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Wicker Park Bench that Features Black Art Project Defaced

By Alisa Hauser | September 11, 2014 9:55am
 Work by Hank Willis Thomas has been installed on six benches throughout Wicker Park.
Bench Marks by Hank Willis Thomas
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WICKER PARK — Someone defaced a Wicker Park bench that is being used as part of a public art project that "explores how black identity functions as commerce."

The red markings form all but two legs of a swastika, but a similar symbol is also associated with a late New York rapper, Capital Steez.

The bench sits at LeMoyne Street and Ashland Avenue, and is one of six benches in Wicker Park and Bucktown featuring art by Hank Willis Thomas, a renowned New York City-based artist. The public art project, "Bench Marks,"  kicked off Sept. 1 in Chicago.

Alisa Hauser describes the art project that the symbol defaces:

The defaced piece is called "The Cotton Bowl." It depicts a person picking cotton on one end of the bench across from a football player on the other. The cotton picker and the football player, both black, have the same crouched posture and appear as if they could be facing off against each other.

The graffiti was scrawled in red ink on the football player's silver helmet.

In the overall project, according to a news release, Thomas "explores how black identity functions as commerce, and the similarities between the exploit of the black male body through the practice of sharecropping during the Jim Crow era and that of the black male athlete in sports today."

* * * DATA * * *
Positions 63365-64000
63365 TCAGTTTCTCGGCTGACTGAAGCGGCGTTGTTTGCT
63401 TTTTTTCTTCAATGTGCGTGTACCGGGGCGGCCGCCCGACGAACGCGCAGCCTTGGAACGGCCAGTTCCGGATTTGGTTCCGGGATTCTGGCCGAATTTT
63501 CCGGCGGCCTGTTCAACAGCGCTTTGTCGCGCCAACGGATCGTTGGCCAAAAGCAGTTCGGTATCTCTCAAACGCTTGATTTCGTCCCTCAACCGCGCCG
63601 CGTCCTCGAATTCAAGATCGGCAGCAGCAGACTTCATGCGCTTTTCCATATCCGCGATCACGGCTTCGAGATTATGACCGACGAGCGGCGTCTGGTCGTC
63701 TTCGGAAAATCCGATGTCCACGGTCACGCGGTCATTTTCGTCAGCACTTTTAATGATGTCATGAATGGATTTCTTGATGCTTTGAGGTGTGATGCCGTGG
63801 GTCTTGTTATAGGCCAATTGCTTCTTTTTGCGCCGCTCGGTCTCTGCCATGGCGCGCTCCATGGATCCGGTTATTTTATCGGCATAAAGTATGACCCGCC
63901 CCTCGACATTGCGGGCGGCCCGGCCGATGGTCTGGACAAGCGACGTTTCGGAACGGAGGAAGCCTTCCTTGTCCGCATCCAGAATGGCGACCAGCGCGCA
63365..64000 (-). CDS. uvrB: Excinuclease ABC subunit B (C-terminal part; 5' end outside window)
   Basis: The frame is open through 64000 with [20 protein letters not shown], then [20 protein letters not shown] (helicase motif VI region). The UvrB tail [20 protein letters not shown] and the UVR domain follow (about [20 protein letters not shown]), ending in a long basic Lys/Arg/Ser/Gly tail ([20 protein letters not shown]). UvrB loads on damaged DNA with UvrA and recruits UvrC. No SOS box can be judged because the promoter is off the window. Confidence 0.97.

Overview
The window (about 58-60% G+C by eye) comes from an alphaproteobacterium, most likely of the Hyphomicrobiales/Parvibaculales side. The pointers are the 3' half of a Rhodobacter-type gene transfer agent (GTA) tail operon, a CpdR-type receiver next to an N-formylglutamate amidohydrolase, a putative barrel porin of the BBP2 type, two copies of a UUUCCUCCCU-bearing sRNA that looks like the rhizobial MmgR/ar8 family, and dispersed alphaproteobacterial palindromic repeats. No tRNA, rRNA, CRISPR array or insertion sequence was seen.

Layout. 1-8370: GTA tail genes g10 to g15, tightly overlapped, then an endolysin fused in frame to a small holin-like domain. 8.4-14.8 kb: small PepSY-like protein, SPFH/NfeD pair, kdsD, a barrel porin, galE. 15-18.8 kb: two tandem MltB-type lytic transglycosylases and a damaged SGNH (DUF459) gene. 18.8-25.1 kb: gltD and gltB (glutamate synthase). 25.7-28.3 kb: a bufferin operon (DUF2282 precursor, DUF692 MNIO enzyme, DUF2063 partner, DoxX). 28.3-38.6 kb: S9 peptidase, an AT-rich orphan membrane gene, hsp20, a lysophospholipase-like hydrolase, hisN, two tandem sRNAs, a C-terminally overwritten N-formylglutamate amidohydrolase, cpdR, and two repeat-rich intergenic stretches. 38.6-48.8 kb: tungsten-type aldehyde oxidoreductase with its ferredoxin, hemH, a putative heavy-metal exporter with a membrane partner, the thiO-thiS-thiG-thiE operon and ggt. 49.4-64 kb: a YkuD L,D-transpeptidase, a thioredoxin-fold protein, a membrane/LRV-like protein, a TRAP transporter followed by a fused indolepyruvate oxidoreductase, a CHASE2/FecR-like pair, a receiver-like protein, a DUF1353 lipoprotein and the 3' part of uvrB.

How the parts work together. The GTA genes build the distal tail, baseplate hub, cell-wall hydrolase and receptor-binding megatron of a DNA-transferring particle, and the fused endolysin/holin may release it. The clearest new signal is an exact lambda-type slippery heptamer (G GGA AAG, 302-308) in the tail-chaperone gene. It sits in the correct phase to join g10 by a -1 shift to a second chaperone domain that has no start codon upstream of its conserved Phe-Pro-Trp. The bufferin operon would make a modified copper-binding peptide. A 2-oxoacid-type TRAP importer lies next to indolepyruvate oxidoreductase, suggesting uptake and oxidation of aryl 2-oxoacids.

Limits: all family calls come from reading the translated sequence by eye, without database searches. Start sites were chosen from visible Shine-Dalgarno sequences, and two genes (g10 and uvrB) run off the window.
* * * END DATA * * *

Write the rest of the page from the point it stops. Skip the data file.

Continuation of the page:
The project is also "concerned with the language of advertising and the visual methods it uses to construct the idea of 'Blackness' as a marketing strategy."

Notified of the graffiti early Thursday, a Shakespeare Police District representative was looking into the matter.

Alerted to the graffiti by a reporter, Ald. Joe Moreno (1st) said, "I'll have it removed by noon at the latest."

Moreno said he would be sending a 1st ward volunteer to remove the graffiti and not a city worker.

Thomas could not be immediately reached for comment, nor could Allison Glenn, a curator with the Monique Meloche Gallery at 2154 W. Division St., which brought the exhibit to Chicago. It was funded through a $5,000 grant from the Wicker Park Bucktown Special Service Area No. 33 taxpayer district.

The grant allowed the gallery to buy advertising on the benches to exhibit Thomas' works.

None of the pieces, including "The Cotton Bowl," has a logo or any other way for people to know who is sponsoring the messages, leaving onlookers to speculate what they're about — and who they feature.

"It reminds me of slavery," said Ingrid Monroy, who was sitting on the bench while waiting for the CTA's No. 9 Ashland bus.

Up the street, Jose Gonzalez was sitting on a different bench featuring a piece called "Black Power."

"Maybe it's 50 Cent?" Gonzalez said, speculating that the mouth on the bench, with the words "Black Power" written in silver on gold teeth, belongs to the popular rapper.

Glenn said the mouth in the "Black Power" piece, on a bench in front of an apartment building at 1400 N. Ashland Ave., belongs to Thomas.

A conceptual artist who tackles themes related to identity and culture, Thomas is scheduled to give a talk at 6 p.m. Wednesday at Gallery 400, at 400 South Peoria St. on the University of Illinois at Chicago campus.

Gallery owner Monique Meloche said that the idea for Bench Marks was sparked by a bench in front of her gallery, which she thought could be a good spot for taking art "off the wall" and onto the streets.

The gallery's "Off the Wall" series, which began in 2010, features art shows in the window of the gallery, which is lit up 24/7 but limited only to the wall.

"We wanted to engage the public in a broader sense. I love the fact general passersby can just see it,"  Meloche said of the "Bench Mark" installations. 

Benches Map

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